The Student News Site of Chandler High School

The Wolf Howl

The Student News Site of Chandler High School

The Wolf Howl

The Student News Site of Chandler High School

The Wolf Howl

‘Migration’ movie: Ending 2023 on a positive note

It wouldn’t be controversial to say that 2023 was a hard year for movie-goers. Animated movies in particular had little in between the extremes of ‘most beautiful movie you’ve ever witnessed’ and ‘utter waste of time.’ Animation studios were constantly competing for attention, reputations were challenged, and in the end the results spoke for themselves. That doesn’t mean there weren’t surprises though.

Illumination is at the forefront of one of those surprises. The studio has gained a reputation for making relatively good movies, then milking those movies into cheap, sub-par sequels. This trend was brought to light when the Despicable Me franchise took off and Minions suddenly overran everything the company produced. The cycle as a whole has become a bit of a meme across the internet. However, at the tail end of 2023, Illumination quietly released a movie that no one could have predicted. That movie being Migration (2023).

Migration follows a family of four ducks on a you guessed it migration from New England to Jamaica for the winter. Like the family road trip movies it pays homage to, all kinds of hijinks ensue on this flight across the world. This ranges from an encounter with a pair of elderly herons to escaping from a crazed New York chef.

The animation is a wonder to behold. Audiences haven’t been very used to seeing amazing quality animation coming from Illumination of all studios, and suddenly having a film that’s so dynamic and breathtaking to see is such a pleasant surprise. Especially in sequences dedicated to the flight of these birds. Hotel Transylvania (2012) may have given us a taste of Illumination’s approach to flight, but Migration is where that approach truly soars. Even when the characters are grounded there is so much life and intention put into the visuals of the scene. The lighting and movement of characters especially do this very well.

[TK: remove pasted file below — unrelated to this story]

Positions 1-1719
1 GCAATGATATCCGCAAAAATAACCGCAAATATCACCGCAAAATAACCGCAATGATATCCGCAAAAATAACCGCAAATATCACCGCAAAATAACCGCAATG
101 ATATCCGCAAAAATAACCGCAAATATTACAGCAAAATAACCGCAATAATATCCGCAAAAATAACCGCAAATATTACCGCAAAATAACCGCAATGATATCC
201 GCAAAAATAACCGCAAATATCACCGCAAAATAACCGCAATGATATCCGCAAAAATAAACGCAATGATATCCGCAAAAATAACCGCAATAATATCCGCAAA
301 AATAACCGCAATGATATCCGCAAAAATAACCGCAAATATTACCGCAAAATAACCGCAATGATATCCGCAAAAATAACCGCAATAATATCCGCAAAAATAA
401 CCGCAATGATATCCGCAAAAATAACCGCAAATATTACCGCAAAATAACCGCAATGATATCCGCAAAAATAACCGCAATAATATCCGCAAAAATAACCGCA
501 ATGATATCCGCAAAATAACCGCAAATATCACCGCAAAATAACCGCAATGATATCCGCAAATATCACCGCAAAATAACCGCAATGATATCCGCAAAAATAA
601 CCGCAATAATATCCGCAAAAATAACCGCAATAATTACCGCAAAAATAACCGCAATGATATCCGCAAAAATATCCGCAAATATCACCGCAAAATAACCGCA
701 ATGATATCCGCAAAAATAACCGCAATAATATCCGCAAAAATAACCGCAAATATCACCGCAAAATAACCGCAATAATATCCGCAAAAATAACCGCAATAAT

The style in the animation is beautiful as well. Migration takes a step away from the cut and paste look that’s akin to Disney’s modern portfolio, and instead takes a leap in how its characters look and are animated. That’s not to say there isn’t mind-boggling detail in every corner of the film. Those details just aren’t at the forefront of the film. Characters are allowed to express themselves in cartoonish fashion, movement is exaggerated and fun, but the subtle look and feel of the film is all tied together with careful, realistic details.

I’d also like to quickly mention, in conjunction with the subtle realistic details of Migration’s animation, just how much care was put into how the world of the film works. Specifically, how the birds were treated in terms of realism. For example, there are a pair of heron characters. The protagonists, being ducks, are naturally afraid of the herons at first. This is because herons, in real life, are known to prey on ducklings. I am a bird enthusiast— it’s what drew me to the film in the first place— and I was absolutely astounded to see how much care and detail was put into things that normal audiences would likely not have really understood.

Migration’s score, masterfully composed by John Powell, is just as magnificent as its visuals. Most of the time, the music is playful, hearty, and about as down to earth as the story. However, the soundtrack knows when it can be grand, bombastic, and downright symphonic. The use of acoustic guitar, clarinet, maracas, and even choral vocalizations add layers to an already majestic array of instruments. Those extra instruments are key to giving the orchestra its character. I was incredibly shocked at how amazing the score was, especially the growth in musical expression that aligns with the growth of the characters in the film. Powell’s work and direction with the music only added to the sincerity and the heart of this film.

I had high hopes for Migration. Birds are very dear to my heart, and the state of modern animation has left me feeling wrung out and exhausted. I hoped that Migration would be a film to gently lift me into 2024, ending the year prior on a high note. On New Year’s Eve, when I watched the film with my family, I was delighted and surprised to see such a sweet film. It was an experience that fulfilled and pushed past all of my expectations. I’m still a little sad that the film hasn’t been talked about more, and that it was released to such little fanfare. 

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About the Contributor
Sif Woolf, Reporter
Sif Woolf, a sophomore on the Chandler Wolf Howl team, has big plans. They have a deep respect for life and nature, inspiring their work here as a reporter.  Their driving mantra for joining Newspaper is simple: “Giving people a perspective that they might not have seen before.”  Writing opinions articles is where they shine, and expressing their thoughts on paper has been an excellent outlet.  In the future, Sif hopes to pursue a career in the creative arts with photography, writing, or painting.